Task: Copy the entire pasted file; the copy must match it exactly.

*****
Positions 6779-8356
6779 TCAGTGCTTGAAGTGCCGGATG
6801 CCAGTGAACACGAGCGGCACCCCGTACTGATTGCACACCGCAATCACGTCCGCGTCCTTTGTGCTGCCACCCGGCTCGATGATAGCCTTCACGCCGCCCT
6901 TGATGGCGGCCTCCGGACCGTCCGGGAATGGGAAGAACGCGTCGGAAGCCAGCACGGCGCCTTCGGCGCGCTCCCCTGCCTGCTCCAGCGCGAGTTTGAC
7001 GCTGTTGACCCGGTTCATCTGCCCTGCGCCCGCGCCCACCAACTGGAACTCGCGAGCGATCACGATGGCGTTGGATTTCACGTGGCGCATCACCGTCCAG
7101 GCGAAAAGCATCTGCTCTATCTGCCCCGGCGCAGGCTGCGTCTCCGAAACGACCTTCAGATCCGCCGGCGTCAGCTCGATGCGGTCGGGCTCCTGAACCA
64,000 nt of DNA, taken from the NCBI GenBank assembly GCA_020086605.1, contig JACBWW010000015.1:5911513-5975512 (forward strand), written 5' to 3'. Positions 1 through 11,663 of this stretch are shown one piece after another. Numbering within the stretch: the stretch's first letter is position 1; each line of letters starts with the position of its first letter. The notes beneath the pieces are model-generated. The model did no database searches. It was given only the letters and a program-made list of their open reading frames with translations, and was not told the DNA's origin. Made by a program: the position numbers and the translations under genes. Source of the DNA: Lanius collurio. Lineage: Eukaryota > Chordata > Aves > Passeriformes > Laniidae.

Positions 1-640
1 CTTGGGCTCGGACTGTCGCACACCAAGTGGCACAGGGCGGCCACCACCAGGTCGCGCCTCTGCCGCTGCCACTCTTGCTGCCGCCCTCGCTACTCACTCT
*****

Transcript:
Positions 6779-8356
6779 TCAGTGCTTGAAGTGCCGGATG
6801 CCAGTGAACACGAGCGGCACCCCGTACTGATTGCACACCGCAATCACGTCCGCGTCCTTTGTGCTGCCACCCGGCTCGATGATAGCCTTCACGCCGCCCT
6901 TGATGGCGGCCTCCGGACCGTCCGGGAATGGGAAGAACGCGTCGGAAGCCAGCACGGCGCCTTCGGCGCGCTCCCCTGCCTGCTCCAGCGCGAGTTTGAC
7001 GCTGTTGACCCGGTTCATCTGCCCTGCGCCCGCGCCCACCAACTGGAACTCGCGAGCGATCACGATGGCGTTGGATTTCACGTGGCGCATCACCGTCCAG
7101 GCGAAAAGCATCTGCTCTATCTGCCCCGGCGCAGGCTGCGTCTCCGAAACGACCTTCAGATCCGCCGGCGTCAGCTCGATGCGGTCGGGCTCCTGAACCA
64,000 nt of DNA, taken from the NCBI GenBank assembly GCA_020086605.1, contig JACBWW010000015.1:5911513-5975512 (forward strand), written 5' to 3'. Positions 1 through 11,663 of this stretch are shown one piece after another. Numbering within the stretch: the stretch's first letter is position 1; each line of letters starts with the position of its first letter. The notes beneath the pieces are model-generated. The model did no database searches. It was given only the letters and a program-made list of their open reading frames with translations, and was not told the DNA's origin. Made by a program: the position numbers and the translations under genes. Source of the DNA: Lanius collurio. Lineage: Eukaryota > Chordata > Aves > Passeriformes > Laniidae.

Positions 1-640
1 CTTGGGCTCGGACTGTCGCACACCAAGTGGCACAGGGCGGCCACCACCAGGTCGCGCCTCTGCCGCTGCCACTCTTGCTGCCGCCCTCGCTACTCACTCT